All emergency lights and exit signs use backup battery packs to provide a minimum of 90 minutes of power when the primary source of electricity is cut. These batteries come in two flavors: nickel cadmium (Ni-Cd) or sealed lead acid. It is important to match the battery type, voltage, and amperage of the new battery with the old one.
VIEW OUR MOST POPULAR NICKEL-CADMIUM BATTERIES
Nickel-cadmium batteries are a type of rechargeable battery that use nickel oxide hydroxide and metallic cadmium. This is the same type of battery that is commonly used in portable electronics and toys. They have a variety of uses, but are primarily used in exit signs because they are so small and efficient.
They range in voltage from 1.2V to 6.0V, with larger voltages requiring more cells. Each cell is about the same size as a AA battery. They fully charge in 24 hours and typically maintain their recharge capacity for 5 to 7 years. It is recommended that you reuse your existing nickel-cadmium connectors because wire leads can vary from one manufacturer to another.
VIEW OUR MOST POPULAR SEALED LEAD ACID BATTERIES
Sealed lead acid batteries are another type of rechargeable battery that are used in emergency fixtures. They are similar to nickel-cadmium, but use a slightly different chemical reaction to produce energy. The alloy plates inside the battery are broken down by acid to create charged electrons. This makes for a more powerful battery that powers emergency lights as well as combo fixtures.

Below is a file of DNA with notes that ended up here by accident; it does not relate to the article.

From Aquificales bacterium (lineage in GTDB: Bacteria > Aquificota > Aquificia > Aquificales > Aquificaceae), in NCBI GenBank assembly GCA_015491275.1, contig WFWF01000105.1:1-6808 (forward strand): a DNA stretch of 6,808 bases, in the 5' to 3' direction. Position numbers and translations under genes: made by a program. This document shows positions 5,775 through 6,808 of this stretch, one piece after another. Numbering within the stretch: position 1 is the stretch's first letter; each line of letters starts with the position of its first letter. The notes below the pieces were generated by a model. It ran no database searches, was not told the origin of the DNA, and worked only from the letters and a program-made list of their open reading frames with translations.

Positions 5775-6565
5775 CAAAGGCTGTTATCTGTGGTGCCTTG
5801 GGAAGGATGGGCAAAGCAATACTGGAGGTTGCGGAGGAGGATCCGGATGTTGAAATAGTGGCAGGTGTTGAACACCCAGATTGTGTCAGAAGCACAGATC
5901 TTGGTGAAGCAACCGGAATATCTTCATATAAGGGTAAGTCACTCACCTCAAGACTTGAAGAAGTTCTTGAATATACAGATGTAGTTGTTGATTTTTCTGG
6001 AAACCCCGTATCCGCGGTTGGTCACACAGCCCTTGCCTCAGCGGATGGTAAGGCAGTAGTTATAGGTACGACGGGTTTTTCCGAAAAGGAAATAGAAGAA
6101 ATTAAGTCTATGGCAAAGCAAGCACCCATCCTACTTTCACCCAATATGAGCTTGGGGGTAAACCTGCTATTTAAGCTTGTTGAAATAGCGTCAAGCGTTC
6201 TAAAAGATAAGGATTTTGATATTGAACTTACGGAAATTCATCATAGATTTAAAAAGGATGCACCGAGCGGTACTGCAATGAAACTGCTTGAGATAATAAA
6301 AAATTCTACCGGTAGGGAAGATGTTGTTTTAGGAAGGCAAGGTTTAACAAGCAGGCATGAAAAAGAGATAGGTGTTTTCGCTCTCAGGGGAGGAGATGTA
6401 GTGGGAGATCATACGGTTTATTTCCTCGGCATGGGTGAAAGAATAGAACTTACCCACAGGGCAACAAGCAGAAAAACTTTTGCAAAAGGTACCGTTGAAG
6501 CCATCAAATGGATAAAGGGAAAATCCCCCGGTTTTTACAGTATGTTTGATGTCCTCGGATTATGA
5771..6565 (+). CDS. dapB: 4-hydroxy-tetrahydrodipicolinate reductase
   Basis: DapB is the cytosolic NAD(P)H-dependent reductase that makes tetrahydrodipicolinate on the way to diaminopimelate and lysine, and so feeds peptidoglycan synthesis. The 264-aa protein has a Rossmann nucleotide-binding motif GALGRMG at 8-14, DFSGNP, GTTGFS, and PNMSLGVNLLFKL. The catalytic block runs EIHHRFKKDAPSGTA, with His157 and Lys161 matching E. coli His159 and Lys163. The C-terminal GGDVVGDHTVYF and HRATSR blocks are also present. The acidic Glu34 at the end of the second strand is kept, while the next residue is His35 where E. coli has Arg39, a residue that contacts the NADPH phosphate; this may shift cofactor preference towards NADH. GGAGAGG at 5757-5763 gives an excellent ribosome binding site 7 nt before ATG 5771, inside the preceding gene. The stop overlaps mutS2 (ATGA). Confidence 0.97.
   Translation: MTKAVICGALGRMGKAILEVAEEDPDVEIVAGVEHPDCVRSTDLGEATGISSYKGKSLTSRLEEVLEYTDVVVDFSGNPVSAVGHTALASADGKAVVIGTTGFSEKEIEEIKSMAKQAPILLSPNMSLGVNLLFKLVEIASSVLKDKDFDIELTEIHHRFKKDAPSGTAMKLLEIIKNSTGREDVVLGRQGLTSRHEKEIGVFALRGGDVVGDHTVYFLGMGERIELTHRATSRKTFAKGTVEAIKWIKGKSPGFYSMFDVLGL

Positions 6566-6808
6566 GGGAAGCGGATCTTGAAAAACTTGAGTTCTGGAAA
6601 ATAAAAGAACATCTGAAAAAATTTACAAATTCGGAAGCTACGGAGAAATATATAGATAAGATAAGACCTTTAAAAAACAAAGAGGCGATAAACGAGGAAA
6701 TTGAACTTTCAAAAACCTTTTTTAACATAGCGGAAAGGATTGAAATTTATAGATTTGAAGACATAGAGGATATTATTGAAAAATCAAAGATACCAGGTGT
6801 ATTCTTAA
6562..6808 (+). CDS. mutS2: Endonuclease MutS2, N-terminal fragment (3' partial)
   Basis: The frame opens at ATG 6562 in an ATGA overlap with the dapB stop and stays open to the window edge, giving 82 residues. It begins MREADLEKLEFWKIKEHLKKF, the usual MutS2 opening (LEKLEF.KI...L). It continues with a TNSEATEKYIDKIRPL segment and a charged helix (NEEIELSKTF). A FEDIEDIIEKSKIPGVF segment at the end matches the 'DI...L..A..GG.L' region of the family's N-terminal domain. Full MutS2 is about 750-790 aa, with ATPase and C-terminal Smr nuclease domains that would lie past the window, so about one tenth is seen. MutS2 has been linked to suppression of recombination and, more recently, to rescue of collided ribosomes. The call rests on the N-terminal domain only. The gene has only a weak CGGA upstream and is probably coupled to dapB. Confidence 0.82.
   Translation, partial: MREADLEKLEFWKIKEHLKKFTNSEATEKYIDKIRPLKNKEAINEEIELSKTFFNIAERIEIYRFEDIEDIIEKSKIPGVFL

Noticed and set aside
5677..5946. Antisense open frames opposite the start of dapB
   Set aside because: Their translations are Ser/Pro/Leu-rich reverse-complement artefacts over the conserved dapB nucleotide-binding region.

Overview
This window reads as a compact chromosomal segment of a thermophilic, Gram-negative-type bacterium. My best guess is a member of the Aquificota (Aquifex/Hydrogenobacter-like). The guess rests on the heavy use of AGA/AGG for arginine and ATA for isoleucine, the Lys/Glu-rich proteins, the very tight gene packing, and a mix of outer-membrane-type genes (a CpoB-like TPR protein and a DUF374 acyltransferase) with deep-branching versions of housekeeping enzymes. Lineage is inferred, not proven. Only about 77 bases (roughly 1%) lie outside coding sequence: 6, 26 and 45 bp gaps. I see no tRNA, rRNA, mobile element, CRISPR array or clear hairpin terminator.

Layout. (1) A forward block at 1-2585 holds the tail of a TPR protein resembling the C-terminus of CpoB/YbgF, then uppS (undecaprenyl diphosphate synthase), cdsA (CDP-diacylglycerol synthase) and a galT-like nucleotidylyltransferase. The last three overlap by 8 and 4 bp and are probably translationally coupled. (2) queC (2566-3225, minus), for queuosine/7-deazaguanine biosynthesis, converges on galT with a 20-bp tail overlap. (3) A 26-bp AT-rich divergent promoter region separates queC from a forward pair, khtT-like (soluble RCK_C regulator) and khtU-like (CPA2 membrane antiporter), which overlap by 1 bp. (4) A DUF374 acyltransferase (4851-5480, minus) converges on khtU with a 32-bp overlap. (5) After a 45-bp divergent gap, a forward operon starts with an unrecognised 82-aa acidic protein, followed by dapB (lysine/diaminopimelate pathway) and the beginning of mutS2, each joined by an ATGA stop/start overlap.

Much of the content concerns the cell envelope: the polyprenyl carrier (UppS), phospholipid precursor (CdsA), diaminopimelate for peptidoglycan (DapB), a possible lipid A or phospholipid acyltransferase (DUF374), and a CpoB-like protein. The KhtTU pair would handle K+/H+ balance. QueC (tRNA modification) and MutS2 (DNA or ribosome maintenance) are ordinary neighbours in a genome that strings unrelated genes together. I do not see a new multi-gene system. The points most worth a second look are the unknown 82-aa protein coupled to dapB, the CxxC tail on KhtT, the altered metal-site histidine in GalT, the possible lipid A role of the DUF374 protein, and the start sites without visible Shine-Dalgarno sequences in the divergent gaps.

These batteries are larger than Ni-Cd, but can support more powerful components. Higher capacity sealed lead acid batteries can extend emergency run times or support more powerful lamps depending on the configuration you have chosen.
THE IMPORTANCE OF RELIABLE BATTERIES
There is no doubt that emergency lights and exit signs have the potential to save lives. They can't do it on their own though. They need the help of a reliable battery. When the AC power is cut, it is the sole responsibility of the battery pack to provide enough power to allow the building's occupants enough time to evacuate the premises in an orderly and timely fashion.